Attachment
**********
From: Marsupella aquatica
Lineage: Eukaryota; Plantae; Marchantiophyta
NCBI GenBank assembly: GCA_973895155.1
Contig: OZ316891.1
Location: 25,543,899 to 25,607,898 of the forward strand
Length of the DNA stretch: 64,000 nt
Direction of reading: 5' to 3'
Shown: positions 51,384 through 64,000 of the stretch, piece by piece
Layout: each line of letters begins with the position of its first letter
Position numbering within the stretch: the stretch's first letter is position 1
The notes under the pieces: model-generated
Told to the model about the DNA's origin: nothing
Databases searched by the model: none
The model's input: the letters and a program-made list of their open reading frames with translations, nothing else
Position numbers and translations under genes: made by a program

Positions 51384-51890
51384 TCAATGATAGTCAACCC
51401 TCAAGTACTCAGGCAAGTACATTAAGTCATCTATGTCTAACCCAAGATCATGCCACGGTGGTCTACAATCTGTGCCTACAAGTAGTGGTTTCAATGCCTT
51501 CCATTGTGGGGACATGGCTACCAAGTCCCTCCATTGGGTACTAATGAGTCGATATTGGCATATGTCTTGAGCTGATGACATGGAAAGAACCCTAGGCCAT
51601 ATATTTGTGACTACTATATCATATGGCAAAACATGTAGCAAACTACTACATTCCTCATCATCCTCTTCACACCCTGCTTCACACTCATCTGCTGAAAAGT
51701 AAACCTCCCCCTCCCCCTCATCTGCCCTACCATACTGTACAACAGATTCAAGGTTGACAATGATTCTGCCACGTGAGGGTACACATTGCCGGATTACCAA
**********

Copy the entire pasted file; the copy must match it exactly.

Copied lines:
From: Marsupella aquatica
Lineage: Eukaryota; Plantae; Marchantiophyta
NCBI GenBank assembly: GCA_973895155.1
Contig: OZ316891.1
Location: 25,543,899 to 25,607,898 of the forward strand
Length of the DNA stretch: 64,000 nt
Direction of reading: 5' to 3'
Shown: positions 51,384 through 64,000 of the stretch, piece by piece
Layout: each line of letters begins with the position of its first letter
Position numbering within the stretch: the stretch's first letter is position 1
The notes under the pieces: model-generated
Told to the model about the DNA's origin: nothing
Databases searched by the model: none
The model's input: the letters and a program-made list of their open reading frames with translations, nothing else
Position numbers and translations under genes: made by a program

Positions 51384-51890
51384 TCAATGATAGTCAACCC
51401 TCAAGTACTCAGGCAAGTACATTAAGTCATCTATGTCTAACCCAAGATCATGCCACGGTGGTCTACAATCTGTGCCTACAAGTAGTGGTTTCAATGCCTT
51501 CCATTGTGGGGACATGGCTACCAAGTCCCTCCATTGGGTACTAATGAGTCGATATTGGCATATGTCTTGAGCTGATGACATGGAAAGAACCCTAGGCCAT
51601 ATATTTGTGACTACTATATCATATGGCAAAACATGTAGCAAACTACTACATTCCTCATCATCCTCTTCACACCCTGCTTCACACTCATCTGCTGAAAAGT
51701 AAACCTCCCCCTCCCCCTCATCTGCCCTACCATACTGTACAACAGATTCAAGGTTGACAATGATTCTGCCACGTGAGGGTACACATTGCCGGATTACCAA